Now let’s say both individuals do a breath hold to raise their PCO2 by 5 mmHg. In the case of the healthy person, their pH goes down to 7.34, but in the chronic overbreather’s case, it goes down to 7.31.

here’s the other thing vipul showed me:

suppose your equation right now is:

\[\begin{aligned} \mathrm{pH} &\approx 6.1 + \log_{10}\left(\frac{\mathrm{[HCO_3^-]}}{0.0307 \cdot p\mathrm{CO_2}}\right) \\ &= 6.1 + \log_{10}(\mathrm{[HCO_3^-]}) - \log_{10}(0.0307) - \log_{10}(p\mathrm{CO_2}) \end{aligned}\]

Now you hold your breath so that the pCO2 goes up by some amount, \(\Delta p\mathrm{CO_2}\), and the pH changes by some amount, \(\Delta \mathrm{pH}\) (it’s a negative quantity, since your pH goes down when the blood becomes more acidic). Your equation now looks like:

\[\begin{aligned} \mathrm{pH} + \Delta \mathrm{pH} &\approx 6.1 + \log_{10}\left(\frac{\mathrm{[HCO_3^-]}}{0.0307 \cdot (p\mathrm{CO_2} + \Delta p\mathrm{CO_2})}\right) \\ &= 6.1 + \log_{10}(\mathrm{[HCO_3^-]}) - \log_{10}(0.0307) - \log_{10}(p\mathrm{CO_2} + \Delta p\mathrm{CO_2}) \end{aligned}\]

Now let’s subtract the first equation from the second; we get:

\[\begin{aligned} \Delta \mathrm{pH} &= \log_{10}(p\mathrm{CO_2}) - \log_{10}(p\mathrm{CO_2} + \Delta p\mathrm{CO_2}) \\ &= \log_{10}\left(\frac{p\mathrm{CO_2}}{p\mathrm{CO_2} + \Delta p\mathrm{CO_2}}\right) \\ &= - \log_{10}\left(1 + \frac{\Delta p\mathrm{CO_2}}{p\mathrm{CO_2}}\right) \end{aligned}\]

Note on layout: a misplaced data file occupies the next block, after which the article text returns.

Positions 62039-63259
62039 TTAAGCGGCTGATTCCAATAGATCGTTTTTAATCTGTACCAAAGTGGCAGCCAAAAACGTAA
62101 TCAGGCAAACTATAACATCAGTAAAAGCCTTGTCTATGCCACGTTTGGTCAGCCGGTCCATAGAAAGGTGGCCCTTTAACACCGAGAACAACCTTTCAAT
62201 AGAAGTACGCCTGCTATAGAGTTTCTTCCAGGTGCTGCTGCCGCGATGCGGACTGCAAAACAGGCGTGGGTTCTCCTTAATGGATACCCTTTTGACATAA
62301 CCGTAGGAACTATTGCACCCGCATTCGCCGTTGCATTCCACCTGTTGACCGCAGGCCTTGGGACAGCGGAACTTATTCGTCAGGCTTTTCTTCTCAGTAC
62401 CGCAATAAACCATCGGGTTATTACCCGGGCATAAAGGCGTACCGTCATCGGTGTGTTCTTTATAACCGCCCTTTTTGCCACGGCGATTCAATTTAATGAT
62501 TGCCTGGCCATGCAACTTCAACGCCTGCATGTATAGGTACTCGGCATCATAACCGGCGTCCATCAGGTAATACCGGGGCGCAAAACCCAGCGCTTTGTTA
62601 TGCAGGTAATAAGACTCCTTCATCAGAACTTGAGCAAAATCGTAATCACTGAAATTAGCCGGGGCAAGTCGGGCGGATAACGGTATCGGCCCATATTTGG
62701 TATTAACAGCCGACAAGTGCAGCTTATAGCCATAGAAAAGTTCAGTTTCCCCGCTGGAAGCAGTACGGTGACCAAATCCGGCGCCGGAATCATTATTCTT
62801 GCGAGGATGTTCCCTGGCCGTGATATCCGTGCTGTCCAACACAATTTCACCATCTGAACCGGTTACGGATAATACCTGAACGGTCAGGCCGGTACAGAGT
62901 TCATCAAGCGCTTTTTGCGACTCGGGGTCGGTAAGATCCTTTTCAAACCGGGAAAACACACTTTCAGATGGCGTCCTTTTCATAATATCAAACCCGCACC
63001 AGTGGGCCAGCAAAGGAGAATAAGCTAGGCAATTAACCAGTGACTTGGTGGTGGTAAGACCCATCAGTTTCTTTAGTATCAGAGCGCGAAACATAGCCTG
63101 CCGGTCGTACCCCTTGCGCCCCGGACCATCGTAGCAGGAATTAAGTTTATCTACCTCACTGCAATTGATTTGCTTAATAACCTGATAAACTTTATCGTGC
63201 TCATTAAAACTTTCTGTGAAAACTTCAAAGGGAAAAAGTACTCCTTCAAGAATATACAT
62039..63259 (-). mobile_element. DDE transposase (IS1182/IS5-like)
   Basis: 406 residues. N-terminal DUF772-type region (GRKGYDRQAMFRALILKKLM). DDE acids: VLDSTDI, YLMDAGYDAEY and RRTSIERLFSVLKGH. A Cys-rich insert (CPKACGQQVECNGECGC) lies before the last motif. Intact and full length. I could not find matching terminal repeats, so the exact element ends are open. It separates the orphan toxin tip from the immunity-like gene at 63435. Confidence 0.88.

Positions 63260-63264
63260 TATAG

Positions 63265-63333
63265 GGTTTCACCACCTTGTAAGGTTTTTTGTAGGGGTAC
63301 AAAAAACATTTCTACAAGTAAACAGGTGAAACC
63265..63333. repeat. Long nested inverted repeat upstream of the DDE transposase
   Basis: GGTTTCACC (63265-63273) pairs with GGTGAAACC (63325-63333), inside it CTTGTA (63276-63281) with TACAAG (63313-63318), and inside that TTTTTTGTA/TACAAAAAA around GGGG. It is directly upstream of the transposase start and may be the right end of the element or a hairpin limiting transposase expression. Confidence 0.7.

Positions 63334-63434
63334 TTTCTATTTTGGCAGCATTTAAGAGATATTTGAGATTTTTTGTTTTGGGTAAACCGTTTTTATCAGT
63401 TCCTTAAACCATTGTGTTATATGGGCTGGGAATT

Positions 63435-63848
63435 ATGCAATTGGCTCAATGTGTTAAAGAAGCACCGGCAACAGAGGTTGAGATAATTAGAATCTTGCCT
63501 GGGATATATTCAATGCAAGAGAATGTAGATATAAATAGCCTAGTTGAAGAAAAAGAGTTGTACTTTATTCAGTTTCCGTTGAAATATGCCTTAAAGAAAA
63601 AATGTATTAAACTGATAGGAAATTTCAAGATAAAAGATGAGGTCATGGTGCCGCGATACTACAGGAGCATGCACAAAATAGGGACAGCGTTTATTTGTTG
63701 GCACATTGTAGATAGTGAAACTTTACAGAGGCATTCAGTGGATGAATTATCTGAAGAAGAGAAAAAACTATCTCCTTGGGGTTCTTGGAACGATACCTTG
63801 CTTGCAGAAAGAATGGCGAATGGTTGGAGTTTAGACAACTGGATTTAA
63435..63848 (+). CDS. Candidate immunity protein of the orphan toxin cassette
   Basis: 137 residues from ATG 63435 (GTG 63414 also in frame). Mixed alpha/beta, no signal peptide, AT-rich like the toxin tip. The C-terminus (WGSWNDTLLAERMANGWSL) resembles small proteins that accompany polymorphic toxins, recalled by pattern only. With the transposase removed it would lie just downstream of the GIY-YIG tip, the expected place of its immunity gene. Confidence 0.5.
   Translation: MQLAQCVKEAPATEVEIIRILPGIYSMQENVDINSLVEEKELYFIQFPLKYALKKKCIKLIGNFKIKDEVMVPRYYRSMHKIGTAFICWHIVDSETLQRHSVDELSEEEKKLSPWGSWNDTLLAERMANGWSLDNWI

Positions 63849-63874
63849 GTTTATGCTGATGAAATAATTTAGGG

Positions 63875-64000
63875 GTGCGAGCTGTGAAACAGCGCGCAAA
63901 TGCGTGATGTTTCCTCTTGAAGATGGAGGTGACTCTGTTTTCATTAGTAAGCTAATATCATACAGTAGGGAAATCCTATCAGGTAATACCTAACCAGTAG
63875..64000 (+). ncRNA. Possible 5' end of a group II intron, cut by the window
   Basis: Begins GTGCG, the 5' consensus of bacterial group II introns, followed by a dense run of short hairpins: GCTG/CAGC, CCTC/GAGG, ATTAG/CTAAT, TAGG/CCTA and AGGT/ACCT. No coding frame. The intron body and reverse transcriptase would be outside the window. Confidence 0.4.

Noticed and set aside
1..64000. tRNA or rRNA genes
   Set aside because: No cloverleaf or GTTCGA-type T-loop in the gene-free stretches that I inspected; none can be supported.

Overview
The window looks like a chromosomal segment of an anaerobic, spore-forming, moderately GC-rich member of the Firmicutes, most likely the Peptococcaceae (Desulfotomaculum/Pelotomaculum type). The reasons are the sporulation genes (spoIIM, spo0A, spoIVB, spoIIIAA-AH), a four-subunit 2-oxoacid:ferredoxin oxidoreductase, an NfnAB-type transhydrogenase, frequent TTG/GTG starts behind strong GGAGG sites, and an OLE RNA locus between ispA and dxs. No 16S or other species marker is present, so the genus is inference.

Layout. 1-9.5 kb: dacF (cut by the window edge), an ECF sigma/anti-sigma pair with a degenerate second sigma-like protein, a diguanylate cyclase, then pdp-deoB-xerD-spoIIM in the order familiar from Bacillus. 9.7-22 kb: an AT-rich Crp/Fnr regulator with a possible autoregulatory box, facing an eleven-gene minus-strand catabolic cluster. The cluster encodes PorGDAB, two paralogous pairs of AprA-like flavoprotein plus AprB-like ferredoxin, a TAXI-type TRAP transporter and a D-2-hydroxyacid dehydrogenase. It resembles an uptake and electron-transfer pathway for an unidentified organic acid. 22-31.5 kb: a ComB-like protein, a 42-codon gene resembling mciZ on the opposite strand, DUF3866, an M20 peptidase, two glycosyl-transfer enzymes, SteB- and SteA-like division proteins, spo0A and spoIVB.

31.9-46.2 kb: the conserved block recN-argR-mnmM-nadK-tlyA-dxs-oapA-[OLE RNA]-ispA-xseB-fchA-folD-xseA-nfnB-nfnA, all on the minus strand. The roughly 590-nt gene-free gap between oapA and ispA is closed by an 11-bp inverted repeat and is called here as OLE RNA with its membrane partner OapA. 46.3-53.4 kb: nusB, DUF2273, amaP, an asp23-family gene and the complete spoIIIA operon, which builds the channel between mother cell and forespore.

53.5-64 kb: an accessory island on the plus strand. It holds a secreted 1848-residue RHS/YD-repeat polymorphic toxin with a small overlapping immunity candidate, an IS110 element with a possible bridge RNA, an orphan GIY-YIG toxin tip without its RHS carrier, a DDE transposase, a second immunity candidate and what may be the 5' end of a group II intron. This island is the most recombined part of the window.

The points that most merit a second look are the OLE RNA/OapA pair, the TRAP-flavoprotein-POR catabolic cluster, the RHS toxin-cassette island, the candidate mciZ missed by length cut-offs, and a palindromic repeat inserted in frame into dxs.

What does all of this show? Well, the quantity \(\frac{\Delta p\mathrm{CO_2}}{p\mathrm{CO_2}}\) is actually the fractional change in pCO2. So it shows that the change in pH is a function of the fractional change in pCO2. This is one way to understand why having low CO2 means your pH changes more easily: the same amount of absolute CO2 change results in a greater fractional change in CO2. (Note: fractional change is almost the same thing as percentage change, just divided by 100.)

Here’s a model you can play around with in Python:

from math import log10

# These two values are obtained from measurements
etco2 = 35  # This comes from the capnometer
total_co2 = 28  # This comes from the "total carbon dioxide"
                # blood test

# Arterial pCO2 is typically a little bit higher than the
# end-tidal pCO2. Here we just guess it to be 5 mmHg higher.
paco2 = etco2 + 5

carbonic_acid = 0.0307 * paco2

# total CO2 = bicarbonate +
#             CO2 as carbonic acid +
#             CO2 in hemoglobin (estimated to be 10% of the
#                                total CO2)
# So we are just solving for the bicarbonate term:
bicarb = 0.9 * total_co2 - carbonic_acid

# This is the Henderson-Hasselbach equation for pH
pH = 6.1 + log10(bicarb / carbonic_acid)